I commute four hours every day, and it has worsened my stress and anxiety.
Every day, I spend nearly four hours on the TTC. I’m from the east end and I work in west end, and travel is about two hours one way. Being underground for such a long time complicates a lot of my everyday functioning. I can’t eat, drink, or nap on the subway without a high level of anxiety. It’s grim and gloomy down there. Sometimes, I feel like I’m being buried alive in a mobile cemetery because I’m exhausted from the confinement.
Public transit has always been a hot topic for debate among politicians, media pundits, advocates, and commuters like me. But left out of most conversations has been the impact the TTC has on the mental health of Torontonians—especially those from low-income neighbourhoods with long commutes.
Long commutes are unfortunately a commonality that many people who live in the suburbs have learned to accept and endure. A poll conducted by Forum Research in 2013 found residents of Scarborough have an average commute length of 49 minutes. By comparison, those who live in the City have an average commute of 39 minutes. Six out of 10 surveyed in this poll of more than 1,500 residents said their quality of life—that is, time spent with family, going to the gym, and relaxing—was reduced as a result of their commute.
Wendy Le, a first-year university student who lives in the western part of North York, has a commute of up to two hours as she often travels downtown and to Scarborough for school. As a result of her commute and school schedule, Wendy doesn’t participate in extracurricular activities.
“The exhaustion I feel after some morning commutes affects me because there are a lot of things to tackle during the day, and that requires energy and concentration…[with my] commute, the quality of [my school work] gets compromised,” she explains.
Meanwhile, Tsibbah Andemariam was commuting an hour each way to school and work—until it became too overwhelming.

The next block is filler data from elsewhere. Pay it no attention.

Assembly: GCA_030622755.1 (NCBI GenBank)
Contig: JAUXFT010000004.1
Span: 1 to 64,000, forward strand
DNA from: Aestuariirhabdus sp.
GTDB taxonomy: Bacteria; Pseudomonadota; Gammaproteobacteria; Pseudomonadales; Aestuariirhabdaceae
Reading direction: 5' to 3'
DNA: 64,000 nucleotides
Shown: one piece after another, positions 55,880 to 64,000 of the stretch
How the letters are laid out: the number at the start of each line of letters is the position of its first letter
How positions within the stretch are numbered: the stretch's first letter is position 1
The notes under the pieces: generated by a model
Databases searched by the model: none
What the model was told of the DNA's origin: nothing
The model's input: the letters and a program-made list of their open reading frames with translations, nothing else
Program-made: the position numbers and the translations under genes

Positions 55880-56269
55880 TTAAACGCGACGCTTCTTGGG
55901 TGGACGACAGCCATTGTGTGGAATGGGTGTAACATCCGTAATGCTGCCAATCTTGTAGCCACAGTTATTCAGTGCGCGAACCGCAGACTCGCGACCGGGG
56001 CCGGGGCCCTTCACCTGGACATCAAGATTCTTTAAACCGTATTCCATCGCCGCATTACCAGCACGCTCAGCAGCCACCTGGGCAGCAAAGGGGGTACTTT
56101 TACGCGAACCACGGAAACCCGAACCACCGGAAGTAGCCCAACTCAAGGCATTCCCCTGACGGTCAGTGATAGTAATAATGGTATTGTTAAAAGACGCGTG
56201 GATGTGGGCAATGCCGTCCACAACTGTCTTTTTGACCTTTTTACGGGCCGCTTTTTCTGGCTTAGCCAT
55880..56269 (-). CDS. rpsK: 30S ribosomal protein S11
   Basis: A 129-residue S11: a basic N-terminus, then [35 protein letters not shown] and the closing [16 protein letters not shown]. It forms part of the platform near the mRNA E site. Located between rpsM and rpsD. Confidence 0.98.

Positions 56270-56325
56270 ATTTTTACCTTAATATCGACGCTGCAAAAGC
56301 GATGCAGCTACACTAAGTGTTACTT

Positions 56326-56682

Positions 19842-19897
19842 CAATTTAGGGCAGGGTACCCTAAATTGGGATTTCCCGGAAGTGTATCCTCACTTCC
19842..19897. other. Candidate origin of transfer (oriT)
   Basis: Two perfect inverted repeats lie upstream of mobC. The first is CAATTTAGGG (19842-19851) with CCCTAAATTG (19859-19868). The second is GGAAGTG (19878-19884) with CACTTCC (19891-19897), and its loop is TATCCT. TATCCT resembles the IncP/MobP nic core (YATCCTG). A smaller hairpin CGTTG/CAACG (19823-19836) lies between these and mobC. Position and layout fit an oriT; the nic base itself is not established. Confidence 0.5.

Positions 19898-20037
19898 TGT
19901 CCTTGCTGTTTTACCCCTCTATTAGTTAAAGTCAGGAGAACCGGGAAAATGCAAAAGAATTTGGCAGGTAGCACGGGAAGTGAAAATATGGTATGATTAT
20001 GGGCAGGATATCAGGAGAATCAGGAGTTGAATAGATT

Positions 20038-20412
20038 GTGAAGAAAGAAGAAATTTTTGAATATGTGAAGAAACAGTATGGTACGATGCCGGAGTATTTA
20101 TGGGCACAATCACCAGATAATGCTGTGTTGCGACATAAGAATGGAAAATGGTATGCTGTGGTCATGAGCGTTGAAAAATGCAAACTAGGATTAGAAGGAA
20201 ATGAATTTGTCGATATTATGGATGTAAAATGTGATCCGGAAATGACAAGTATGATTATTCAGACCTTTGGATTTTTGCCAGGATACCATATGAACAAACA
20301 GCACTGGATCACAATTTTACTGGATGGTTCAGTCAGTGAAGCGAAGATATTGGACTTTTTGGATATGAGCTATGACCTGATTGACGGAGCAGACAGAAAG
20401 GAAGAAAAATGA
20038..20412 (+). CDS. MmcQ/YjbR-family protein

“Ten years of travelling approximately an hour each way to and from work, I physically and mentally could not do it anymore,” she says. “Moving downtown and closer to work was absolutely necessary for my well-being and mental health.”
Stories like these can help inform the design and development of better transit, and centre the experiences of marginalized and poor communities. They can inform the evaluation of frequent service buses (that aren’t so frequent), and how service cuts always seem to impact isolated communities the most: Malvern, Regent Park, Scarborough. These stories can also shift the focus from cost efficiency (exclusively) to how long commute times affect where people can and are willing to go in the city.
The cost of travelling outside of low-income neighbourhoods, which have several transit deserts, is far beyond the current student and adult fares. Stephanie Premji, a researcher at McMaster University’s School of Labour Studies, conducted a study on the link between costly, lengthy commutes and precarious work. In her study, which included interviews with 27 Toronto immigrants, the qualitative research highlights fatigue, not being able to eat or drink, and not going to job interviews as key ways that employment conditions and long commutes impact health.
Proposals to improve the TTC have to include lived experiences to be accurate. For instance, a Downtown Relief Line doesn’t address the travel patterns of those that live outside of the downtown core. “Of the 1.15 million trips originating in Scarborough on a typical weekday, 60 per cent stay within Scarborough itself and only six per cent are headed downtown,” Steve Munro found. That fact should challenge the idea that the Relief Line should be built first.
Without considering the mental health of riders, long commute times are discussed without the appropriate context. TTC improvements should not just be about wanting fast and easy access to service. They should be about quality and secure services that benefit the most marginalized people.